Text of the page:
On 27 April 2023, The Three Horseshoes with food from Margot Henderson OBE, behind the well-loved Rochelle Canteen, will open in Somerset. Located in the bucolic village of Batcombe, The Three Horseshoes is a 17th century inn thoughtfully restored from its origins and brought back to life as an elegant pub with rooms, offering glorious isolation and country comforts. Originally from New Zealand, Henderson is now one of Britain’s most respected chefs. After training in her home country, Henderson moved to London where she later opened The French House dining room with her husband and founder of St John, Fergus Henderson, who she met whilst working at The Eagle. For her latest venture in the countryside, Henderson and Head Chef Nye Smith have created a menu driven by seasonal ingredients from local suppliers.

Photo: Steve Joyce

Henderson tells Something Curated: “I am very excited to be part of this unique and wonderful team that are bringing this very much loved place back to being a working pub – a place that folk will be going to for another 200 years. The pub is a gem, nestled into the valley of Batcombe (valley of the bats). Its unbelievably beautiful and I am totally in love with this area. The team are all gems – great people that are passionate about hospitality. I’ve always loved feeding people and for me a pub is the perfect place. The whole team is a coming together of hard working people who love what they do. There is something about stepping into the history of The Three Horseshoes and being part of the story for whatever time that might be; I’m always so proud to have been part of The French House. The team is great, all bringing in their wonderful talents. The area is full and overflowing with wonderful producers, wonderful people, fun, and also lots of young folk who want to work in the trade. It just all makes sense.” 

Photo: Steve Joyce

Hauser & Wirth Somerset, which occupies a former farmstead in the neighbouring village of Bruton, has established itself as a hub for locals as well as becoming a point of pilgrimage for Londoners. Then there is Merlin Labron-Johnson’s farm-to-table eatery, Osip, which opened its doors in the same village in the latter half of 2019, quickly becoming a destination restaurant. Expanding on what drew her to the location of Somerset, and the village of Batcombe in particular, Henderson continues: “I’ve been coming here for years, we have great friends who have lived here forever. We would all come down for jolly weekends with our kids, and every weekend was full of the joys of Somerset and we’ve made lasting amazing memories. There is a great atmosphere. Look at what Hauser & Wirth have done building galleries, farm shops and restaurants in such a beautiful spot! They are incredible multitaskers.”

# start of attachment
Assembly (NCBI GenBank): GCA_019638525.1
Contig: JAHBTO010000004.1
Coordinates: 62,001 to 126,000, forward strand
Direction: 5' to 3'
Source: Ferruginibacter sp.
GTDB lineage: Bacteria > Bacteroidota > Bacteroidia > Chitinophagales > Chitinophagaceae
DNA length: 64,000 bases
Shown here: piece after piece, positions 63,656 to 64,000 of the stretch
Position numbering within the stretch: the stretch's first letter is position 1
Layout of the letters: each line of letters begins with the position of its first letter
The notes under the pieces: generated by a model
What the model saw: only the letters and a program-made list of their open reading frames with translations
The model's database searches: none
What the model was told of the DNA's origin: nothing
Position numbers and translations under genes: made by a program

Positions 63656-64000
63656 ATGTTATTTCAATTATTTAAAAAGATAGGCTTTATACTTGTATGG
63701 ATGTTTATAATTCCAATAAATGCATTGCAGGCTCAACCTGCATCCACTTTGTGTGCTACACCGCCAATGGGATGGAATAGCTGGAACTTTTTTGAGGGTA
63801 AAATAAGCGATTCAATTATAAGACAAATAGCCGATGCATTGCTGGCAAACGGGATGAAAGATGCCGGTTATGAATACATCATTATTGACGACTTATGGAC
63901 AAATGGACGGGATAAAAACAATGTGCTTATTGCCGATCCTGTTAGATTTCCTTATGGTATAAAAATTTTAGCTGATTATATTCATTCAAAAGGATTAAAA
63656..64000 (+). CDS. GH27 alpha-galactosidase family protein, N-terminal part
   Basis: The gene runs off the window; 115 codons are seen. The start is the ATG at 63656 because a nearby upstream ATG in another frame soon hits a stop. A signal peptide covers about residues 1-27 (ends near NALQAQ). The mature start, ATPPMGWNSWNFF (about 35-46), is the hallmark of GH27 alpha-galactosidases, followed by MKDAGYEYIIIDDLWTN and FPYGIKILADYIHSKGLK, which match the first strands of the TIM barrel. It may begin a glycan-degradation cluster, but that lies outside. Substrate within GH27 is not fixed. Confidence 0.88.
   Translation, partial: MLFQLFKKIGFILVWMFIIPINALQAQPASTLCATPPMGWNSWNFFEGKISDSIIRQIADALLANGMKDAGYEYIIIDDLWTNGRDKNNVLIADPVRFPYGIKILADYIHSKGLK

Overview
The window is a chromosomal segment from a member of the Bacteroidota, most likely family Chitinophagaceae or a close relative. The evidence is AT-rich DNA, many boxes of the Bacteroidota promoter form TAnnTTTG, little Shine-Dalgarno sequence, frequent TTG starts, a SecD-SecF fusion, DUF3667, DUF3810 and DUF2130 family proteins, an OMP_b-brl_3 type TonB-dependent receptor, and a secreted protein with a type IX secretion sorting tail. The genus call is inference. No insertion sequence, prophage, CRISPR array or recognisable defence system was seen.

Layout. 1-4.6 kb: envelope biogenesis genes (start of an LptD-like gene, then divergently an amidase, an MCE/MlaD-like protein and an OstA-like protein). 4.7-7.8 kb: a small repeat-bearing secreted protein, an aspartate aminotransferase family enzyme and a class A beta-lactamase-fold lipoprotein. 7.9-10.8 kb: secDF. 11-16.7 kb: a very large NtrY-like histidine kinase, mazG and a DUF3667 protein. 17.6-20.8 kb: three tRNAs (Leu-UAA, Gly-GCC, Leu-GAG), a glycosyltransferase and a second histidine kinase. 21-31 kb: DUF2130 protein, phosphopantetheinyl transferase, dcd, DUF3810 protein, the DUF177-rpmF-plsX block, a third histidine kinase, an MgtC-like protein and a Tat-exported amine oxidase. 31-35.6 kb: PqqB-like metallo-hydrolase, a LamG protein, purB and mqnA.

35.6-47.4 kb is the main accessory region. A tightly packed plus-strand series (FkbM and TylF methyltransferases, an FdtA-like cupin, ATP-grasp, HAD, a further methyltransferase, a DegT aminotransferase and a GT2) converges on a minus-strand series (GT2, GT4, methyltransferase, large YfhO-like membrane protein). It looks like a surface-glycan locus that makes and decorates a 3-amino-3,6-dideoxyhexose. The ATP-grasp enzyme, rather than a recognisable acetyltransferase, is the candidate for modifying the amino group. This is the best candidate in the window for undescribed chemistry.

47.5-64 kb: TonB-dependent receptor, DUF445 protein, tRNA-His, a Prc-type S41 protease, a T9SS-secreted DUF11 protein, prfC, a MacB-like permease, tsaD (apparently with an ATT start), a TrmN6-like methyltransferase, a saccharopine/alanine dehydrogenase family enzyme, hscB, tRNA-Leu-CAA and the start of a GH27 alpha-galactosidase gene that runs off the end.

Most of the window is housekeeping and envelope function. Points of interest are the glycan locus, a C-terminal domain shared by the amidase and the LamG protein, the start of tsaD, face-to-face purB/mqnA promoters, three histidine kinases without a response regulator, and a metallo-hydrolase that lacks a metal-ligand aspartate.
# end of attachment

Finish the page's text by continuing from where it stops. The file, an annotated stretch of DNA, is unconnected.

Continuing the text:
Photo: Steve Joyce

Sharing a preview of The Three Horseshoes’ culinary offer with SC, Henderson says: “We are working with lots of local suppliers for the menu at The Three Horseshoes, from family-run smokers Brown & Forrest and Westcombe Dairy to Marcus and Penn from Feltham’s Farm. Expect mince on toast, chickpea fritters, pork chop and swede mash, mutton bun, Welsh rarebit, braised courgettes and saffron, ricotta and chocolate cake, ice creams, rice pudding. Everything should speak for itself.” Collaborating with interior designer Frances Penn on the 17th century building’s renovation, Henderson adds: “Our approach, like the food, is let the building speak for it self as much as possible. Frances has worked her magic on The Three Horseshoes and created a simple, comfortable, chic and inviting place that’s for everyone. A place that feels like it belongs, that the local people of Batcombe will love as their own.”  

Feature image: Steve Joyce

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